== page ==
KiwiRail hopes to soon be in a position to decide on a ship to replace its crippled ferry.
The Aratere has been out of service since losing one of its propellers in Cook Strait on 5 November and won't sail again over the busy summer period.
The State-owned enterprise's board held its monthly meeting on Friday.
KiwiRail chief executive Jim Quinn said it has narrowed its options to a few ships in Europe and Asia that are capable of taking passengers and roll-on-roll-off freight.
Mr Quinn told Radio New Zealand's Nine to Noon programme on Friday that vessels put on a shortlist will be inspected.
However, he said the one picked won't be service until January at the earliest and the cost of chartering it is not yet known.
KiwiRail is asking the Government to help pay some of the costs of replacing the Aratere, though it does not yet know what went wrong with the ferry or how much money is needed.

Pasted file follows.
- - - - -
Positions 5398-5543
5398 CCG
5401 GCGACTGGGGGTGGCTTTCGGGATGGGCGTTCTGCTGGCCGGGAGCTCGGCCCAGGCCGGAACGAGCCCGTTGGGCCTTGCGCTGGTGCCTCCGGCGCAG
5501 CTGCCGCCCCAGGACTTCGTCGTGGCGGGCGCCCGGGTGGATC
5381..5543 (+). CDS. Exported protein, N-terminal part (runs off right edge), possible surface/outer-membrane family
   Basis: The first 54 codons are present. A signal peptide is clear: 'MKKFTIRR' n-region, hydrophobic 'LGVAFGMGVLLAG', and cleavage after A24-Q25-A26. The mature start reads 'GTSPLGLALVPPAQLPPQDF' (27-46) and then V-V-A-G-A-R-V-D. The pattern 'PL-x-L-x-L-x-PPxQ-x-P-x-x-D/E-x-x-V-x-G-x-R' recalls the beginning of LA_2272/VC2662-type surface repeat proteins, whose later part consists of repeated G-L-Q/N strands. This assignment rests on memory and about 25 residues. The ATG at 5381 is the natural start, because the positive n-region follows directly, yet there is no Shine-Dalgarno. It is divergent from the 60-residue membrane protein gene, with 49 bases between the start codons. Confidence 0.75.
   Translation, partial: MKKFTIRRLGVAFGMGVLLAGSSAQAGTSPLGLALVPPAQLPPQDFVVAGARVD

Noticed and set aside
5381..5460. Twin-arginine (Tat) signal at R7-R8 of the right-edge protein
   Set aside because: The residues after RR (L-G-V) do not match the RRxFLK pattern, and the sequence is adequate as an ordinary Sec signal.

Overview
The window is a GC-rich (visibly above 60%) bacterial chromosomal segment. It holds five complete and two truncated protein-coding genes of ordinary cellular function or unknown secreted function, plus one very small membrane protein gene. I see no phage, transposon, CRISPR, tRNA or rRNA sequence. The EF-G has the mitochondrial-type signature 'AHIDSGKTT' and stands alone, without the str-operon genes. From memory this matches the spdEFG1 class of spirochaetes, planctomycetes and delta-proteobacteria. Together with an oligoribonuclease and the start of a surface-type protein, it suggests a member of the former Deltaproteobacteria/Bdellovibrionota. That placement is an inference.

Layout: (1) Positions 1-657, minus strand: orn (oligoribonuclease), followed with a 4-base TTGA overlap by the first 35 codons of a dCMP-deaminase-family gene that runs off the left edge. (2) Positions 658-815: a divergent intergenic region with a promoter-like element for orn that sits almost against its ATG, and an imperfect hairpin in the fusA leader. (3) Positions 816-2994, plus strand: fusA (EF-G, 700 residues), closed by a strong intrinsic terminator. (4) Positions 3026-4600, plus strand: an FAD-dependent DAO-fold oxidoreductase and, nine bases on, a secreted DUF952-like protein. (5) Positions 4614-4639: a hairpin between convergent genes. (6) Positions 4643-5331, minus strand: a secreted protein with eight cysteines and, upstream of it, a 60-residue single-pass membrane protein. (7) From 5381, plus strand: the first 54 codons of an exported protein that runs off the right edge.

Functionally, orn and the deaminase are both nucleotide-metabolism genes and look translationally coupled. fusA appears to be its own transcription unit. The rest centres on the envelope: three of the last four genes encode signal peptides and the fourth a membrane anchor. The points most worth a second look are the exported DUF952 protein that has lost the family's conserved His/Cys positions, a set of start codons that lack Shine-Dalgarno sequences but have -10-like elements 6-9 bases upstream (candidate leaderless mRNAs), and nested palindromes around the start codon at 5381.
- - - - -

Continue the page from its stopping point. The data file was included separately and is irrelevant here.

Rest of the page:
Peters calls for independent inquiry
New Zealand First's leader says taxpayers will have to pay for costs incurred since the Aratere was lengthened by 30 metres at a cost of $50 million in 2011.
Winston Peters is demanding an independent inquiry into the loss of the propeller and what he says is a blowout of costs and shambolic management.
"There were fuel problems as far back as 2011 - the doors were not closing properly, the ship was bending while certain rail wagons were loaded and the electronic fuel gauges are not working.
"It is taking less cargo now than it did before the lengthening ... this is going to cost $150 million of taxpayers' money at least."
Mr Peters said KiwiRail staff warned against the extension to the Aratere, but their advice was ignored.